Heart-Shaped Chocolate Boxes
When February 14th comes around, it’s difficult to find a chocolate manufacturer that doesn’t offer their own chocolates in the shape of some kind of heart, and other holidays including Christmas and even Easter are now tapping into the heart-shaped trend – but where did it all begin? British chocolate company Cadbury is said to have introduced the packaging to consumers back in 1861. Founder, Richard Cadbury, was seeking a way to use the pure cocoa butter that was taken from the drinking chocolate manufacturing process. A new product, known at the time as “eating chocolates” was devised, and Cadbury packaged and sold the heart-shaped boxes, which he had designed himself. During this time, the Victorian elite often gifted chocolate as a token of affection, and the boxes, which were covered in flowers, hearts and cupids, soon became more of a symbol of a gesture than what it actually was – some chocolates. This soon became the most popular way to gift chocolate and once the contents were eaten, consumers could hold onto the packaging for a beautiful keepsake box. As Valentine’s Day became more and more commercialised, Cadbury’s and it’s heart-shaped boxes experienced vast success, and is now one of the most iconic box of chocolates that is available.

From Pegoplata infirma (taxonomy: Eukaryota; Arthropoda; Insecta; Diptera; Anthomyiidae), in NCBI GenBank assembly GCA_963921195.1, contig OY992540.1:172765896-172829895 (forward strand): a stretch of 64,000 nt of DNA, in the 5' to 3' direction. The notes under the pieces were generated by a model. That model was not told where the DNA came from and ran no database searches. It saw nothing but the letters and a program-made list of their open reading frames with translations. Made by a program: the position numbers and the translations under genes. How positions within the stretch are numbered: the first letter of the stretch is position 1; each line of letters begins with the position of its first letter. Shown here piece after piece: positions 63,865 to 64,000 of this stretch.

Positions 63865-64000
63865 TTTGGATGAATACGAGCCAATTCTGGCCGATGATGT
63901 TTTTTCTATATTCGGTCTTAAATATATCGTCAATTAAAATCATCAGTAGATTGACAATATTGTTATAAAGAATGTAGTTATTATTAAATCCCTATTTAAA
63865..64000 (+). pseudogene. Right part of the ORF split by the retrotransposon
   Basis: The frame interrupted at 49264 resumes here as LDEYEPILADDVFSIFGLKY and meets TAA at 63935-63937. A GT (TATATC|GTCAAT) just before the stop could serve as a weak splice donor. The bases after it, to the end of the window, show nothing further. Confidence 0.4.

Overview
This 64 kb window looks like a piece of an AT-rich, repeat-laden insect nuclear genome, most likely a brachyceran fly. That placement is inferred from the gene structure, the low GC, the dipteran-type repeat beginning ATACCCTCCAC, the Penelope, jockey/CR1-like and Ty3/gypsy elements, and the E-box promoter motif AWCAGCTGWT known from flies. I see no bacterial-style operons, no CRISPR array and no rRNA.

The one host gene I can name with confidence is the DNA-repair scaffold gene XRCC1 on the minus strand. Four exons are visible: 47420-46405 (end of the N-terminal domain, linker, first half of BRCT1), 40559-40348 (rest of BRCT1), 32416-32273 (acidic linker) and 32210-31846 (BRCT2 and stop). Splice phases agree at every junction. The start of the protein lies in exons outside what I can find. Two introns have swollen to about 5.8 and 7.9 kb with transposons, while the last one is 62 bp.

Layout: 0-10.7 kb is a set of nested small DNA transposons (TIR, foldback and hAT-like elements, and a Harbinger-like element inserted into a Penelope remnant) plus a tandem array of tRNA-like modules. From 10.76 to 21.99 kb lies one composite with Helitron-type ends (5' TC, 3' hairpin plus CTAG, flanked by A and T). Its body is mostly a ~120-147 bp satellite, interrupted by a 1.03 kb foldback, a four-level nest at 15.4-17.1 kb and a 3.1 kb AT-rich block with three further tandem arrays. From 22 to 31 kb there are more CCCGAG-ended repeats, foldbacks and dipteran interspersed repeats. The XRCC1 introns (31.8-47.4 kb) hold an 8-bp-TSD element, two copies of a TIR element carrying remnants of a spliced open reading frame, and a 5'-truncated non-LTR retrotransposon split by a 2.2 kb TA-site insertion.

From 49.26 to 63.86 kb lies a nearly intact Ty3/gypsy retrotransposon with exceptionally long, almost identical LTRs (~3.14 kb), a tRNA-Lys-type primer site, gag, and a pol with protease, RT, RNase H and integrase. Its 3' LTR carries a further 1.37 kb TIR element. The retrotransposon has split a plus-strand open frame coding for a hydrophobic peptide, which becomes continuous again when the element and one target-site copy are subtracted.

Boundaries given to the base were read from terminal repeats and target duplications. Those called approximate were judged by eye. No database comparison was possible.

Red and White Campbells Soup Can
Love it or hate it, tinned soup is available all over the world, but one of the first brands that comes to mind when you think about it is the iconic red and white label of Campbells. The brand was even featured in a series of famous pop art paintings by Andy Warhol, and is one of the world’s leading tinned food brands, but did you know that the cans were once wrapped in blue and orange? It may sound strange that varying colours can completely change a brands reputation, but it’s difficult to imagine the supermarkets lined with blue and orange. The change occurred as a result of a football game in 1897, where treasurer at the time Herbert L. Williams was inspired by the red and white uniforms worn by Cornell as they played the University of Pennsylvania, and he proposed to the board that they changed their own colour scheme to match.
We hope these stories behind some of the most recognised packaging gives you an insight into just how important aesthetics can be in the industry. However, it’s worth bearing in mind that you can’t have fantastic, innovative, appealing packaging without the functional wrapping that keeps the product fresh. Here at Kempner, we’re happy to advise businesses, new and old, in terms of their packaging wants, needs and requirements. Browse our extensive range of shrink wrap machinery online today or contact us to find out more.